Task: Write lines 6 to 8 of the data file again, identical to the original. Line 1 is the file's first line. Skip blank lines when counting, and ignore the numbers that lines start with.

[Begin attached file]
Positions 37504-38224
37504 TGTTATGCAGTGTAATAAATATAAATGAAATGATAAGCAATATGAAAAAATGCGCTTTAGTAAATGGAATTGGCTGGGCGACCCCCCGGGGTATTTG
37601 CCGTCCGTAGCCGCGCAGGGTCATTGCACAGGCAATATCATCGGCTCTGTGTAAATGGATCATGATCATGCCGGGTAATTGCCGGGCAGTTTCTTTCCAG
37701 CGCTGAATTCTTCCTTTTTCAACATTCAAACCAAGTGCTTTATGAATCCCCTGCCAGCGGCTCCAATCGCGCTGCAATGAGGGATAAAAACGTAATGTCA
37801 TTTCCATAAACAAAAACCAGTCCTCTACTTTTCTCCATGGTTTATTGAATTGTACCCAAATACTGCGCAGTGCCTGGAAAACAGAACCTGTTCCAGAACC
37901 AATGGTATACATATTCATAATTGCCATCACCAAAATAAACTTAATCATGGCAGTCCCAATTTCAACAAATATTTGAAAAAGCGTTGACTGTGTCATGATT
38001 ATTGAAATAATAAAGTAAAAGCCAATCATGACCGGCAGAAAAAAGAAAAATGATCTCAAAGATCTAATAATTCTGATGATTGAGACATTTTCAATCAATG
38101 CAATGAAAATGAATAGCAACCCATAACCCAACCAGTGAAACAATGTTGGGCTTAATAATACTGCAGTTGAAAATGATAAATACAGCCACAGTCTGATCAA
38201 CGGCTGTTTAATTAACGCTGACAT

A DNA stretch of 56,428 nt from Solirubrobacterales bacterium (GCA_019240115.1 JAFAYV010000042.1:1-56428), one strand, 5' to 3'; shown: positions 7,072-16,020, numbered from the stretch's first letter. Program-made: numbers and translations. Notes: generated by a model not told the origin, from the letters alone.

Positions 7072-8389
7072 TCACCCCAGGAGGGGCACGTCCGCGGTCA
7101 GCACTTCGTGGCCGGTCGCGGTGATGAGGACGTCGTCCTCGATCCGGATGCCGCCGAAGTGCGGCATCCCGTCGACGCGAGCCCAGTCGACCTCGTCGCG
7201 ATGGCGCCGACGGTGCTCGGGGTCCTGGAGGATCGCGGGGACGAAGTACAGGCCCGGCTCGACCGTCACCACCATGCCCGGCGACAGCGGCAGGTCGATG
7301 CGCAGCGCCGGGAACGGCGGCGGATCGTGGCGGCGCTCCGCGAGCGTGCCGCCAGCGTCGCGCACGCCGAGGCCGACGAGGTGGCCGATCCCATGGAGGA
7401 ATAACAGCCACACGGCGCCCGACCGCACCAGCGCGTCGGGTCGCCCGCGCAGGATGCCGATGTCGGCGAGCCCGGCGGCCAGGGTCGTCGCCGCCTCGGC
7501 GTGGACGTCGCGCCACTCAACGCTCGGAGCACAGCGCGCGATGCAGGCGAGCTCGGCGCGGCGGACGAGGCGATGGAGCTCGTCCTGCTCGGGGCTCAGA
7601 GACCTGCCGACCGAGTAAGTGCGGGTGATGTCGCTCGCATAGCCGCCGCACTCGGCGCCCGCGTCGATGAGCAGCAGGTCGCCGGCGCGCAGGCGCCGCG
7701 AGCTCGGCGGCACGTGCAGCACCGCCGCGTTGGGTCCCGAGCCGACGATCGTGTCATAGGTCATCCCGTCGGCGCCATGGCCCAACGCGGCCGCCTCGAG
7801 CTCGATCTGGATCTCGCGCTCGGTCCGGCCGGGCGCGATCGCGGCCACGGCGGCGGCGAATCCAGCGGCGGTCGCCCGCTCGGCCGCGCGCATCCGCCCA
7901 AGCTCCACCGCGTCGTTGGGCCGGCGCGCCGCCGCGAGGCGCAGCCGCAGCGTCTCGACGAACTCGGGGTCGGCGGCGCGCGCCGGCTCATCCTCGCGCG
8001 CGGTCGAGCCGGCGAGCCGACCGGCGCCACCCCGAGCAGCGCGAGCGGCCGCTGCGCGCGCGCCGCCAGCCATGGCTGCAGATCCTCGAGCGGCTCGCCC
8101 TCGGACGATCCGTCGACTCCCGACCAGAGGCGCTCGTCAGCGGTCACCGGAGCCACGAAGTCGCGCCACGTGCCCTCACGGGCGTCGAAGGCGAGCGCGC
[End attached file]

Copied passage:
37901 AATGGTATACATATTCATAATTGCCATCACCAAAATAAACTTAATCATGGCAGTCCCAATTTCAACAAATATTTGAAAAAGCGTTGACTGTGTCATGATT
38001 ATTGAAATAATAAAGTAAAAGCCAATCATGACCGGCAGAAAAAAGAAAAATGATCTCAAAGATCTAATAATTCTGATGATTGAGACATTTTCAATCAATG
38101 CAATGAAAATGAATAGCAACCCATAACCCAACCAGTGAAACAATGTTGGGCTTAATAATACTGCAGTTGAAAATGATAAATACAGCCACAGTCTGATCAA